Prices of EVs raised due to price increases of battery materials

Several Chinese manufacturers of electric vehicles (EVs) raised prices recently, which is expected to affect sales. The sky-high prices of nickel and lithium, key materials used to make EV batteries, have forced carmakers ranging from global leader Tesla to Anhui province-based Chery Automobile to raise prices and pass on the higher costs to buyers. “They need to raise prices to maintain their profit margins,” said David Zhang, a car industry researcher at the North China University of Technology. “But higher vehicle prices could hurt sales growth, with budget-conscious consumers shying away from expensive cars.”

Last month, Cui Dongshu, General Secretary of the China Passenger Car Association (CPCA), said the sales of new-energy vehicles – pure electric, plug-in hybrid and fuel-cell cars – in China would jump 84% to 5.5 million units this year. Zhang forecasts a more moderate 47% gain. Tesla said the price of the Model Y’s basic edition would rise by CNY15,060 to CNY316,900, effective immediately. The U.S. carmaker raised the prices of two versions of the Model 3 and the long-range Model Y by at least CNY14,248. Mainland Chinese brokerage TF Securities said in a research note on March 9 that a Model 3 fitted with a 76.8 kilowatt-hour (kWh) battery would face an additional cost of CNY10,500 if nickel prices rose from USD20,000 to USD50,000 a ton.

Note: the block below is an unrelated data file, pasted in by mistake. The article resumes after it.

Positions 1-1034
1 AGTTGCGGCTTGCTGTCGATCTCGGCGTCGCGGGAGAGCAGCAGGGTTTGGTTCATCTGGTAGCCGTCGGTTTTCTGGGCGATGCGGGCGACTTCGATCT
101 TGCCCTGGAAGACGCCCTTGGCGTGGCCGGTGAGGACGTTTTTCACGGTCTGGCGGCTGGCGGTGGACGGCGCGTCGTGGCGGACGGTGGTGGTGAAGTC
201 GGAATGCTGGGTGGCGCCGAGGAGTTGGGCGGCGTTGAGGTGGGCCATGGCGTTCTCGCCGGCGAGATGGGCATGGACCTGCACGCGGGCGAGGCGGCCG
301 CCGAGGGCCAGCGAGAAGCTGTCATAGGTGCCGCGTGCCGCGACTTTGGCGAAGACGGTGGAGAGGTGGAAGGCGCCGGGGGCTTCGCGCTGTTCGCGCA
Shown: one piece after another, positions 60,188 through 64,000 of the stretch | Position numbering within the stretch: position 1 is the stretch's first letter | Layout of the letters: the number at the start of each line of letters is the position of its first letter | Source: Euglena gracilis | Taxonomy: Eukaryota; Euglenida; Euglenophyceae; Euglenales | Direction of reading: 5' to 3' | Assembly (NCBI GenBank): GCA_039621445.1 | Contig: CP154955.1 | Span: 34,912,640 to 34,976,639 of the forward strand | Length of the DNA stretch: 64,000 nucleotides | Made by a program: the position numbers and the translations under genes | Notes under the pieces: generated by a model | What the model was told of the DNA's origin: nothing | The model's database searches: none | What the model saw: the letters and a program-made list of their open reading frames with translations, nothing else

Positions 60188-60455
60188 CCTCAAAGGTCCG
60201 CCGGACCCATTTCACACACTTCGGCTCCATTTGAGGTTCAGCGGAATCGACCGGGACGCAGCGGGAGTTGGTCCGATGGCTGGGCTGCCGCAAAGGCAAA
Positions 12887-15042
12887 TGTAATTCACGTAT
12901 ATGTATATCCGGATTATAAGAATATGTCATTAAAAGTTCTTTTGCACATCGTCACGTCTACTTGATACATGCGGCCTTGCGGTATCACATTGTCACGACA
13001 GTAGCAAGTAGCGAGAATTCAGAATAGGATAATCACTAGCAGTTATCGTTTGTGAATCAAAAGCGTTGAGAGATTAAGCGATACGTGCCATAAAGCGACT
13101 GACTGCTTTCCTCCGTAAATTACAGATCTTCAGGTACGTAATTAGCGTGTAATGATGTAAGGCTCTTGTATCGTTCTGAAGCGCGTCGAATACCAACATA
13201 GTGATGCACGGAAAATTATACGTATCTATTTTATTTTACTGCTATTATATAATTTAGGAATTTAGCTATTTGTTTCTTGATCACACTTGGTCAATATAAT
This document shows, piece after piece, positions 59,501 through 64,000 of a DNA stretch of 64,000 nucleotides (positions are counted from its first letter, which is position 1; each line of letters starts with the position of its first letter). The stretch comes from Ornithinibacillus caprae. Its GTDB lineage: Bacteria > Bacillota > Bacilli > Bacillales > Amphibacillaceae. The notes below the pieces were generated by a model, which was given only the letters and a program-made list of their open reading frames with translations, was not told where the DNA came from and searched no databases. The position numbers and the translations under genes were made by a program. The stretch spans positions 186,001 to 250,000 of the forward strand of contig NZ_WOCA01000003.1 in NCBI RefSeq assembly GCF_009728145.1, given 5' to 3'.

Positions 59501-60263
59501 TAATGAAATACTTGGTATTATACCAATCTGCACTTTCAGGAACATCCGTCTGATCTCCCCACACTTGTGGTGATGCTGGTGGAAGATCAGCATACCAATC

Prices of cars made by NIO and Xpeng Motors, Tesla’s Chinese competitors, would also increase by about CNY10,000. Guangzhou-based Xpeng plans to raise prices of its vehicles from this week to offset the rising costs. The price of Xpeng’s flagship P7 sedan would rise by CNY20,000, while the P5 family car would see its price go up by CNY10,000. BYD, China’s largest home-grown EV company, raised the prices of its Dynasty and Ocean branded vehicles by CNY3,000 and CNY6,000, respectively. This is the second time that it has raised prices in just two months.

“A reduction in cash subsidies has already dented buying interest in EVs,” said Tian Maowei, Sales Manager with Yiyou Auto Service in Shanghai. “Higher prices could further deter some from buying these cars.” China’s Ministry of Finance slashed the cash subsidies granted to EV buyers by 30% effective from January 1 this year. Pure electric cars with a driving range of more than 400 kilometers are currently eligible for a CNY12,600 subsidy, compared with CNY18,000 previously, the South China Morning Post reports.